The no-handoff method: bridging design and code

Project handoff is often compared to throwing your work over the fence for the next team to catch. Handoff is a near-universally recognized period of inefficiency and frustration. While user-centered frameworks like Agile have broken down barriers between development and the end user, in practice the divisions between designers and programmers still persist.

It’s part of a larger societal pattern of fragmented thinking. That it’s led to fragmented web development teams is not surprising, but a shift to a more integrated mental model challenges many of our standard operating procedures. However the rewards are literally endless and lead to overcoming many false barriers we often take for granted to create truly integrated teams.

In the teams I work on I am innovating an agile method of building websites I simply call no-handoff. Building on the fundamentals of Lean UX, Dual Track Agile, and Minimum Viable Product (also see Jussi Pasanen’s fab diagram), the no-handoff method is anther logical step for designers adapting to agile thinking.

The problem to be solved:

Stop throwing our work over the fence! Credit: canitbesaturdaynow.com

Web Development teams are complex and include multiple disciplines. For many teams the miscommunications between designers and programmers are a particular point of inefficiency. Iterative workflows often end up looking, as Marty Cagan puts it, a series of “mini waterfalls” rather than a truly collaborative process. It is more efficient than traditional waterfall but there is still a handoff, that perilous period where you throw your work over the fence and hope someone is there to catch it.

I think UX project management can solve this issue, but there is a piece missing from our current public discourse. Cross-discipline communication in the UX sphere has mainly focused on two areas:

  • Improving the available toolkit and moving to programs like Invision or Sketch (good toolkit overview by Tridip Thrizu, “API design is UI design“, UXDesign.cc).
  • Or being smart and creative in our communication techniques (Rachel Andrew, “Working Together“, Smashing Magazine).

Both approaches offer valuable insights into improving how we work, but neither new tools or improved communication techniques address the underlying problem: that there shouldnt be a rift between designer and programmers in the first place. The no-handoff method tries to address the root issue and offers a framework for integrating UX, design, and development.

So what is no-handoff?

Below is a project diagram illustrating a recent no-handoff project and how each discipline’s involvement ebbed and flowed as the project progressed. Exact levels of involvement and specific phases will shift depending on the project, the critical factor is that all members are involved from start to finish.

no-handoff integrated team chart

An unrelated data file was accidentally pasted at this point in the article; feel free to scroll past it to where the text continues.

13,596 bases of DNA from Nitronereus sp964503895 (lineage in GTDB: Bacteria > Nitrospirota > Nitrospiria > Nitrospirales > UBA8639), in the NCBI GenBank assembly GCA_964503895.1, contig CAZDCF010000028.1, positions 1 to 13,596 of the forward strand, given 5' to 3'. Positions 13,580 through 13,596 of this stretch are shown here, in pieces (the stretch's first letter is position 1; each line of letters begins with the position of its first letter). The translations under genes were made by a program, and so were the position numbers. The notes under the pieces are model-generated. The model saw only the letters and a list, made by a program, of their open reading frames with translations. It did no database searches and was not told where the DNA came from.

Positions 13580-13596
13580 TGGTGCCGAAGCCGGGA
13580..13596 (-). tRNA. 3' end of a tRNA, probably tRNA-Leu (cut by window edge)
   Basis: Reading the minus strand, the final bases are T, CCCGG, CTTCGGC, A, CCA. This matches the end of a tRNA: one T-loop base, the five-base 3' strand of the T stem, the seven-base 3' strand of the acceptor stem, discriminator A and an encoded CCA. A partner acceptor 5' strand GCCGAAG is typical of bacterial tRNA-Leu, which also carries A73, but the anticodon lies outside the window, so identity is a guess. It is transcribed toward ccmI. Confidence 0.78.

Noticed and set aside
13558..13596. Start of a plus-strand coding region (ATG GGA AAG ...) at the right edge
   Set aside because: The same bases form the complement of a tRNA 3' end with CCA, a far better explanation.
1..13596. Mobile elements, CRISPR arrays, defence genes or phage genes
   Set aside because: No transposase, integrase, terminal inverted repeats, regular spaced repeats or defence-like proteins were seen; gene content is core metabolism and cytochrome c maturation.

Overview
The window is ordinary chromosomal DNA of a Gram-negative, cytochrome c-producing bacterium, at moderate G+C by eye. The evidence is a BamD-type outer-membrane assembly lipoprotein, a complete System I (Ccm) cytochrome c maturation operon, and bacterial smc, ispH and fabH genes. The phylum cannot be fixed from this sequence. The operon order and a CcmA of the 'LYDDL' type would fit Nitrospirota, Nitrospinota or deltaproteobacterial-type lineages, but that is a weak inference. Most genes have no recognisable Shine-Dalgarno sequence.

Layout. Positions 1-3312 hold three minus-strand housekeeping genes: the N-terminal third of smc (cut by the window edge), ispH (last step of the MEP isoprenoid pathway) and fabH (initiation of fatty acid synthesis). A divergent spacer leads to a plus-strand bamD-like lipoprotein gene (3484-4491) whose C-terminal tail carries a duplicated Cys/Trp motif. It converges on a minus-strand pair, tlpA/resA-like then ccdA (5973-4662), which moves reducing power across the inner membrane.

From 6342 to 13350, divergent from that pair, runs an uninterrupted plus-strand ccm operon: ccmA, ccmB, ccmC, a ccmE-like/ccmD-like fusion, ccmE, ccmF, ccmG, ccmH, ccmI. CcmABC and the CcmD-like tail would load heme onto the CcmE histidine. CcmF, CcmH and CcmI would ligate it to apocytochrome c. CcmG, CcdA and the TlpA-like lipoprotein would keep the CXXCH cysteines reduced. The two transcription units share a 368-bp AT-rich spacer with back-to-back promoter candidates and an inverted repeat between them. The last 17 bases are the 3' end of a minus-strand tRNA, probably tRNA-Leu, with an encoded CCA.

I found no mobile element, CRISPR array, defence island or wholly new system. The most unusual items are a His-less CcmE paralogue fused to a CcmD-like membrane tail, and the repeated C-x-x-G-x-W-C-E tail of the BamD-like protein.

The brilliant designer Alan Hori once told me that art and graphic design have nothing in common. But after years in the trenches I find that I dont agree. I think they share almost everything in common. To take this further, so do all disciplines in the organic process of development. I began my professional life in art and graphic design, then learned development, and lastly took on UX project management to try and reconcile the two. Ive focused on overcoming some of the falsely manufactured barriers my teams face when bridging disciplines. No-handoff is the result, an agile method for more fully integrating cross-functional teams.

These three steps help teams make the mental shift, build a shared vocabulary, set shared goals, and select a shared primary communication tool.

1) Shared vocabulary and banishing “design”:

Have you ever played the classic game ‘Taboo’? The first step on a no-handoff team is to throw out the word “design” from your project vocabulary, and making it a game is a great way to kick off.

The words we often use to discuss design are limited in their usefulness — developers probably dont need to think about gestural marks, nor do security specialists need to mull over the proper amount of negative space — but the goals of design are universal. Reaching users with a message, evoking a response, providing a positive experience, are things we all care about.

Ironically banishing the word “design” leads to better design. When all team members, including web designers and UI specialists, can discuss the work based on its user experience implications then the team will be speaking a shared language.

For example “Hows the design coming along?” becomes “Are you finding that this navigation reduces frustration for users?”, or “What is the rationale behind the signup form coming before the gallery in the wireframe?”, and “Tell me how this toggle element supports user goals?”.

2) Shared UX goals: